When Mayor of London Boris Johnson failed to show for this morning?s (Tuesday, June 10) annual Parliamentarian Bike Ride in London, we wondered if he was simply dodging the cycling lobby which has a growing list of concerns.
Such as how will he turn London into a cycling city and last but not least, will he bring the Tour de France back, as his predecessor, Ken Livingstone promised to do? But no Boris, so no answers.
It was left to the usual stalwarts to take to the Capital?s truly appalling traffic-congested streets to promote National Bike Week, which kicks off on Saturday (June 14-22).
Led by Emily Thornberry, MP for Islington, and chair of the Parliamentary cross-party cycling group, 50 or 60 MPs, Lords, Baronesses, and guests from the cycling world, held a breakfast rendevous at the Department for Transport?s offices before pedalling off into the traffic, chatting about this and that, laughing and joking as you do when cycling.
We were accompanied by a paramedic on a bike, plus a five-man escort from the Met?s Police Bicycle Division! If you want a demonstration of how to ride with confidence, these guys were the business. They just rode out in front of three lanes of traffic to bring the whole lot to a stop. Mind you, being a cop in uniform probably helps.
For the rest of the Capital?s cycling population riding in London means adopting a gungho attitude to get through streets crammed with fuming vehicles prone to making short bursts at high speed across gaps.
But for the growing number who chose to do this, the bike is their salvation and they have kissed goodbye to crowded public transport.
Just mind the bendy buses, which brings me back to Boris who wasn?t here today.
He promised to get rid of the bendy buses, which have killed cyclists and pedestrians in London.
But then to the consternation of cyclists, he?s now decided to allow motorbikes into bus lanes, the safety zone of cyclists!
This has disappointed the London Cycling Campaign crew who were out in force on the Parliamentary ride, led by their director Koy Thompson and transport campaign Tom Bogdanowicz.
Boris has managed not to return any of LCC?s calls since he became London Mayor, on the promise that he would uphold former Mayor Ken Livingstone?s plans to make London a truly cycling city.
But in constrast to LCC?s concerns, Philip Darnton, chair of Cycling England, was upbeat in advance of a government announcement expected during Bike Week.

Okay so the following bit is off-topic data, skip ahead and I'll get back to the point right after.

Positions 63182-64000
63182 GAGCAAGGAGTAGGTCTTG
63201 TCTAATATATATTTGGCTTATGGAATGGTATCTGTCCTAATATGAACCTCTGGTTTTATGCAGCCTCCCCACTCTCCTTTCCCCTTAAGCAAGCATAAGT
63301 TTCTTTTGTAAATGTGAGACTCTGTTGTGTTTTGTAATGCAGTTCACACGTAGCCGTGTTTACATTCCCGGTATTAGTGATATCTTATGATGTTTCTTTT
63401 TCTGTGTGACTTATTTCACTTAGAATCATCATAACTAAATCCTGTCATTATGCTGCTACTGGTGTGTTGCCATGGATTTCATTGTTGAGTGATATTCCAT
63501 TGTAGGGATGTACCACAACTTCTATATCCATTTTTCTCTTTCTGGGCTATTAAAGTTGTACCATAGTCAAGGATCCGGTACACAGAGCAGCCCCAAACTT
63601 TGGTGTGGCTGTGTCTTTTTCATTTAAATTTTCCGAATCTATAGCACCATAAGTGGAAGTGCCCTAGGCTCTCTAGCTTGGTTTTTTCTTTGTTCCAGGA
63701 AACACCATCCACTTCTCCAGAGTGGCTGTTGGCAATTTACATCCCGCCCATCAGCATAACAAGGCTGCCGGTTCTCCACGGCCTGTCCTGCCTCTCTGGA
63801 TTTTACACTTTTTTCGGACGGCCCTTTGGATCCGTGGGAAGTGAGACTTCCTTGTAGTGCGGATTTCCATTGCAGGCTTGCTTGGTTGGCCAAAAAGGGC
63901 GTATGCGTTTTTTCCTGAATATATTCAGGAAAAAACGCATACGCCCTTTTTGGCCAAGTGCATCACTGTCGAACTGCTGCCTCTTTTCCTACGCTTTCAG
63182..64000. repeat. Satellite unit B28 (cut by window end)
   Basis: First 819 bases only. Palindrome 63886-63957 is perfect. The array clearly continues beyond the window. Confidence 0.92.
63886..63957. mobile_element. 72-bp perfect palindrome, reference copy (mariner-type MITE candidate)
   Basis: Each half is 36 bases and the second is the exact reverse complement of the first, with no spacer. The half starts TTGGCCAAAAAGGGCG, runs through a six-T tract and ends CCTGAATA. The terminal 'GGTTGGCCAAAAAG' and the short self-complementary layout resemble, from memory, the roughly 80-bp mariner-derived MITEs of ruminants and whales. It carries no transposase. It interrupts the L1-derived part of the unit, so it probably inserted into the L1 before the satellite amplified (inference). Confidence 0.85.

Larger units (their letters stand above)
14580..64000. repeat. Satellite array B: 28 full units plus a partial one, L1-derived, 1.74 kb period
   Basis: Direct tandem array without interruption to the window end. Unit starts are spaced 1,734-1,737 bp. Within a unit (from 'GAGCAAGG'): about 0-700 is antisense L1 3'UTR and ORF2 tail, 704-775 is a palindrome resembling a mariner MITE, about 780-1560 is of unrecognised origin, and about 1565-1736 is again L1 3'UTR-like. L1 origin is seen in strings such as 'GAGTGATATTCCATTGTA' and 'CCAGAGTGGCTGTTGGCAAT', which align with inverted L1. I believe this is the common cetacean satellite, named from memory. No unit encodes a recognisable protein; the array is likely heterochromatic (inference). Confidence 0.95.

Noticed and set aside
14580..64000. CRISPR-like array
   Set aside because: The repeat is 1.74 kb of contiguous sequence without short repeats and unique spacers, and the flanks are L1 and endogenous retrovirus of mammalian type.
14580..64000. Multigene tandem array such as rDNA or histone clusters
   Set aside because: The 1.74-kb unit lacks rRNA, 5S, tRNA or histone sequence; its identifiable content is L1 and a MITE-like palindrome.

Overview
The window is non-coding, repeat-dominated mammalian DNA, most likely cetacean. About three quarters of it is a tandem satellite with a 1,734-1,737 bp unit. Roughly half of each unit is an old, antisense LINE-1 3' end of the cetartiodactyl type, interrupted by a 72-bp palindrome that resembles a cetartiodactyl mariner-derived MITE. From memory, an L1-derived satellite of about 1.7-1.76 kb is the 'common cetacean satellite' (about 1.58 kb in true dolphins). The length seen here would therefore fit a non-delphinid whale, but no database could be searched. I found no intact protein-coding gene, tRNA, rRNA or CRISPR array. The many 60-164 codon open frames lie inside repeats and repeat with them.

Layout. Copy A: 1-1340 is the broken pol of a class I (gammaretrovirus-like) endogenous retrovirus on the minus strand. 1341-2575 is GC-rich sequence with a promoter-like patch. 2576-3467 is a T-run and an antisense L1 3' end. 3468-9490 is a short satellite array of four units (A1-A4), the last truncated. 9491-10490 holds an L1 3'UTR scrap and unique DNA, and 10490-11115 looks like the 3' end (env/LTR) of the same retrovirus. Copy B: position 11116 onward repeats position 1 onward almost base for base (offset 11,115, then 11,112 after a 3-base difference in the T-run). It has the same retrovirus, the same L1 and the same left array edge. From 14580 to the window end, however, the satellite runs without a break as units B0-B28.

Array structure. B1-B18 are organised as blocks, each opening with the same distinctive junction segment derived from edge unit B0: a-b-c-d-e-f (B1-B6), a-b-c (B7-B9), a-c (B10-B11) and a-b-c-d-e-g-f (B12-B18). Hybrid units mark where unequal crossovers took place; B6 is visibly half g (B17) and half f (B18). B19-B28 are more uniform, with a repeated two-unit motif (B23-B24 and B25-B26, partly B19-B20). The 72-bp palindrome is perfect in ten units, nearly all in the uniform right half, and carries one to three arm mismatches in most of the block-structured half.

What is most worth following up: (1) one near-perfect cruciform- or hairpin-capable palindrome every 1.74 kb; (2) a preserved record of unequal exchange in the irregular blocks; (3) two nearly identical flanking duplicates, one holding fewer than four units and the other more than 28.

?We expect transport minister Ruth Kelly to announce the 10 new cycling development towns,? said Darnton.
This is the second phase of Cycling England?s plan following their success with their first six cycling towns. This prompted the government to award Cycling England £140 million to expand their work.
The theme of the Parliamentary ride this year was to publicise the work of Cycle Training UK, the Lambeth-based cycle training company. Their work instils confidence into new and long-time cyclists alike, by teaching them how to behave in traffic.
So the ride headed for Cycle Training UK?s base, a couple of miles south, across the Thames, where a dozen Parliamentarians volunteered as guinea pigs for instructors to explain the basics.
From there it was just a short ride back across the Thames via Westminster Bridge, where the column rode cheerily past machine-gun totting officers through the MPs gate into Palace Yard and ride?s end.
We rode an assortment of machines. Those without their own bikes rode the bright yellow and green oybike company?s steeds. OyBike is a bicycle rental system gradually spreading to towns across the UK. First 30 minutes free, up to an hour £2, and so on.
Adam Coffman of the All Party Parliamentary Cycling Group Secretariat rode a monster electric-powered assisted trike with a trailer carrying one brave photographer.
Prize for the most horrible bike went to CTC Director Kevin Mayne riding what he cheerfully calls his ?theft repellent? machine. This was a dirty, battered tiny frame ? I?ll spare the maker the embarrassment of identifying the make – scuffed saddle, crooked-looking drop handlebars with different faded coloured handlebar tape.
Probably the coolest machine on the road was the new Trek electric-assisted bike supplied by Cytronex. Check out www.no-hills.com
This all black machine retails for £995 and is a much improved and far lighter bike than earlier developments from other manufacturers, which were too heavy to lift! This one weighed in at just 17kg, which is a few kilograms more than hybrid.